Tuesday, August 23, 2011 | Last week, Irvine’s Planning Commission approved construction of nearly 5,000 homes around the Orange County Great Park. The approval elicited smiles and applause from those who have been hoping to see the development clear this major hurdle.
But there is one party not happy at all about how the approval has gone: the development manager.
A consultant working with FivePoint Communities, the firm in charge of building the Great Park Neighborhoods project, said the Planning Commission’s approval of the project includes a host of illegal conditions. FivePoint is specifically objecting to requirements recommended by the planning commission that it hire a landscape architect, develop a public transit plan with the city and install electric vehicle charging stations at commercial centers in the development.
“We are strongly urging not to be put in that position — to have to go to a court to find that these conditions imposed tonight by the Planning Commission are not legally imposed,” said Patrick Strader, a consultant to FivePoint Communities, at a recent Planning Commission meeting.
The objections raised before the Planning Commission have some speculating that FivePoint may appeal some of the conditions to the City Council. FivePoint officials couldn’t be reached for comment.
“I believe it’s likely,” said Planning Commissioner Anthony Kuo, who voted against some of the conditions.
Said City Councilman Jeffrey Lalloway: “If FivePoint isn’t happy with the conditions imposed by the Planning Commission, it would seem to me that they would appeal the maps.”
The project has massive implications for the long-term future of the Great Park. The bulk of funding for the park’s construction would come from property tax revenue generated by the Great Park Neighborhoods. Without construction of those neighborhoods, the park’s financing plan over the next few decades would fall apart.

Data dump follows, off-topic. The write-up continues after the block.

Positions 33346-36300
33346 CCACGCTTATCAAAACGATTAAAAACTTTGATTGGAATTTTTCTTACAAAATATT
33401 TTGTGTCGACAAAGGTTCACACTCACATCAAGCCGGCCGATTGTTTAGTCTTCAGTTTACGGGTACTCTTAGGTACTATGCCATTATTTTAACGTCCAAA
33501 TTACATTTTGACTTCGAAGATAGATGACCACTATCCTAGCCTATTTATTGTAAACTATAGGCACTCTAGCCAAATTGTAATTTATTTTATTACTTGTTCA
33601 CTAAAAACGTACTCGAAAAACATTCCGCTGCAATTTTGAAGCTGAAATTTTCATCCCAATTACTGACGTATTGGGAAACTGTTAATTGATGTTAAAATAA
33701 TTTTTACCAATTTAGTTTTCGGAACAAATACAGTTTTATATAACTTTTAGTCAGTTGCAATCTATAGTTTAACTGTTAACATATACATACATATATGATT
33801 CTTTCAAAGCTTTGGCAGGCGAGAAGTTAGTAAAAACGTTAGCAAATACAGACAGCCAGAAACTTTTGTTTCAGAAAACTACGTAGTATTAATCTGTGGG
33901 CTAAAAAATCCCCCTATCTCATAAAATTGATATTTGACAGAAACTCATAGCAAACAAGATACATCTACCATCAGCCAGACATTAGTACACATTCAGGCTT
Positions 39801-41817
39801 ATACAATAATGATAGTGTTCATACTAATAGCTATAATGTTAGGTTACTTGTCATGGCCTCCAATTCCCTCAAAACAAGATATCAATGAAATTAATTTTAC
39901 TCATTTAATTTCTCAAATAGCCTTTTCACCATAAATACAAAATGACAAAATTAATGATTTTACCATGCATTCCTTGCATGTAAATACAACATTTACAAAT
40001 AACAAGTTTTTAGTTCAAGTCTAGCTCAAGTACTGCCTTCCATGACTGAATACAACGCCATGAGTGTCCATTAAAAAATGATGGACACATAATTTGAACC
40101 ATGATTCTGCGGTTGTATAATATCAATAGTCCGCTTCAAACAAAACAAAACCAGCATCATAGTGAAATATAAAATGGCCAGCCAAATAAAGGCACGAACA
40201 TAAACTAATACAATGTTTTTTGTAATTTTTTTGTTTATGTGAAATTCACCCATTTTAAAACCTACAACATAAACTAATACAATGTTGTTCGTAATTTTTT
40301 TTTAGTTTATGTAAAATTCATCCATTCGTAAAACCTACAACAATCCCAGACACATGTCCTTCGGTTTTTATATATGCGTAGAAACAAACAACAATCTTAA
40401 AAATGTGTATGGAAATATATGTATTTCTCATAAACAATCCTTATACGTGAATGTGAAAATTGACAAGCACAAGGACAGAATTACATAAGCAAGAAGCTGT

Park leaders are also turning to developers for a solution for the park’s short-term funding issues.
City leaders are negotiating behind the scenes for cash payments from the developer, Heritage Fields El Toro, the Orange County Register reported last month. The payments would be mitigation for denser housing plans and encroachment on a planned Great Park canyon, city officials said in the story.
The new development conditions could be used by city officials as leverage during negotiations for cash payments from the developer, according to a City Hall source.
Strader argued that language in the development agreement bars new conditions unless they are imposed citywide. He also said that the new requirements are illegal because they have no connection with the development’s impact.
At the meeting, Strader reacted with surprise to the new requirements, but Planning Commission Chairwoman Mary-Ann Gaido said she had discussed the conditions with Strader before the meeting. She acknowledged that she did not give Strader a preview of the actual written conditions.
“They certainly were not a surprise to the developer, I can assure you. I gave my entire list of conditions to the developer and to Patrick,” Gaido said.
She also said that she doubted the developer was unhappy with the Planning Commission’s approvals. “I would think their investors are very pleased that they got vested rights to 5,000 new homes and commercial and retail uses. It’s a magnificent site.”
Mayor Sukhee Kang said the frustrations evident at the Planning Commission meetings were part of a “healthy debate.”
“I can understand Patrick was a little frustrated,” Kang said. “I don’t personally take it as a threat.”
As far as how the new conditions might affect negotiations for cash payments to the park, Kang — who sits on a negotiating subcommittee with Councilman Larry Agran — said he couldn’t comment. He said, however, that the $40-million figure reported previously is subject to negotiation.
“The number is still in discussion. It hasn’t been finalized,” Kang said.
City leaders are still waiting to see whether FivePoint will formally object to the new conditions.
“Ultimately, a final decision will be made at the City Council,” Kang said.